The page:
A Powerful Day in Poland

November 20, 2015

Our CEO, Jason Miller recalls his journey to Poland to find the villages where his grandparents, both Holocaust survivors, were born.


Last year, I visited the villages where my maternal grandparents, the Merkrebs’, were born. Both survived the Holocaust, and to see the simple, lovely places they were raised was humbling—an experience I’ll never forget. I’m the first in my immediate family to go back to the “old country.” With the exception of a few cousins, my entire extended family on my mom’s side perished in the Holocaust. But even though the trip was difficult and emotionally-draining, I felt it was important I went.


I partnered with a local translator to help me make the journey. Our first stop was Krzemienica (population: 481), the hometown of my Grandma Eva. Before I left for this trip, I had dinner with her. She recalled that her childhood home was nestled in front of a small creek, and that she used to enjoy listening to the sounds of a waterfall outside her home. My guide and I drove to the village, as quaint as I had imagined. I immediately spotted the creek. The water bank was lined with small homes, and an elderly couple sat on the steps of one of the houses. With the help of the translator, I showed them photos of Grandma Eva and cousin Esther. I was shocked to learn that this man, Mr. Jan Brozyna, knew my grandmother and her family.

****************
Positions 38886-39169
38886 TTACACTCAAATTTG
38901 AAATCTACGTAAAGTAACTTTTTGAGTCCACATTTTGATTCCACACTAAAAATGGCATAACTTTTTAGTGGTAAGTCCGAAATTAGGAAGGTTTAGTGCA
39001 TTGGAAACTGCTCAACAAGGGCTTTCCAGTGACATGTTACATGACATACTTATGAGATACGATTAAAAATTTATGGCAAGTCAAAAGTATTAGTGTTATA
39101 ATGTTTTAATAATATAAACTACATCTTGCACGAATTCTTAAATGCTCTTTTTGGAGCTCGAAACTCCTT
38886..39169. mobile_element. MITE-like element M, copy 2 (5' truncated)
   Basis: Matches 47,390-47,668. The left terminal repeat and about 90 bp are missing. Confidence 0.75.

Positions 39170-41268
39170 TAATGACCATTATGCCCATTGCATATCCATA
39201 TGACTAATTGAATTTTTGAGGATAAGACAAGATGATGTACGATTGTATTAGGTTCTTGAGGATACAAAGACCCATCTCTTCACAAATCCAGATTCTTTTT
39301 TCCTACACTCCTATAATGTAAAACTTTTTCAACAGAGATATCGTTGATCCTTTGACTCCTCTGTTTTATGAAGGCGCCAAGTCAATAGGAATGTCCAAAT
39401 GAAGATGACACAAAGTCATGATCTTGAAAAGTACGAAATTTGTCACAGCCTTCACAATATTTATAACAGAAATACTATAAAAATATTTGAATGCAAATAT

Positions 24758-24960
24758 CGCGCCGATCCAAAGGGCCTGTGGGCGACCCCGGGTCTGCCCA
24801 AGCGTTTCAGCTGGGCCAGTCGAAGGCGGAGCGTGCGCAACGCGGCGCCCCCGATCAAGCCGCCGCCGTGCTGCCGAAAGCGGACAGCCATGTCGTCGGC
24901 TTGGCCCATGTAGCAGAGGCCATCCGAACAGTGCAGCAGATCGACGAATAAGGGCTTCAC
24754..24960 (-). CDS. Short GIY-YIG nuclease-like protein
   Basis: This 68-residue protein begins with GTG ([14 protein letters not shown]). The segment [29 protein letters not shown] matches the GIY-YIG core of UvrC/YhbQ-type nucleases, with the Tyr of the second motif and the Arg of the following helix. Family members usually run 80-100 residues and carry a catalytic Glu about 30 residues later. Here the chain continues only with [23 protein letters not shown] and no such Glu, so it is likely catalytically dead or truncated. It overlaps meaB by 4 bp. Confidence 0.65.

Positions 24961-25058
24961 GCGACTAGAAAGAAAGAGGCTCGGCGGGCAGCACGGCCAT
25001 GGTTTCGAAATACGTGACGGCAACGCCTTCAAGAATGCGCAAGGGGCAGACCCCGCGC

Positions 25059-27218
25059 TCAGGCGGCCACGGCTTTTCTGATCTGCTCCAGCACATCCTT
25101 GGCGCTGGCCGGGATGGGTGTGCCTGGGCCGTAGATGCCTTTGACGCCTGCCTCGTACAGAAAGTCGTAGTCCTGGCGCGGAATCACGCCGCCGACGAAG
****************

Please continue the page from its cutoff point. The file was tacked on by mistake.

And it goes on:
He walked me across the street to the house where she grew up. It’s been over 75 years since she lived under that roof. Much of the home has been altered, but part of the original wood structure remains.




Next, we drove 100km to my Grandpa Julius’s childhood village, Blizianka (population: 181). He passed away 20 years ago, but we still miss him every day.





My Grandpa didn’t often speak about his past, but I knew he survived the Holocaust as one of Oskar Schindler’s workers. An old friend of his, Mr. Edward Golda, moved to the US in 1961 and now resides in New Jersey. Before I left, Mr. Golda gave me the name and phone number of a friend who still lives in Blizianka, Mr. Leopold Blizniak. He promised that if I called him, he would show me where my grandfather lived as a child, before being chased out by the Nazis.


My translator called Mr. & Mrs. Blizniak, and we made plans to go to their home that afternoon. I was honored to meet their family. They told me that my Grandpa’s house no longer exists; an open field stands in its place. I stood there in front of the field for a moment, thinking about my grandparents and what they’ve been through. Mr. Blizniak also brought me to the home of a 93-year-old man, Mr. Henrik Pieciok. Mr. Pieciok is the exact age my Grandpa would have been if he were alive today. They went to school together. I shared photos and listened in awe to 75-year-old memories.





When I returned to the Blizniaks’ home, Mrs. Blizniak served afternoon coffee with a beautiful spread of snacks. I met their granddaughters—schoolgirls who were eager to practice their English, and I was delighted to oblige.





I’ve traveled to some of the world’s finest hotels, run by true masters of hospitality, but I don’t think I’ve ever felt as welcome as I did in that home. I’m beyond thankful I got to take this emotional and transformative journey.


Looking to plan an unforgettable travel experience? Contact The Accomplished Traveler today at 212.586.2020.

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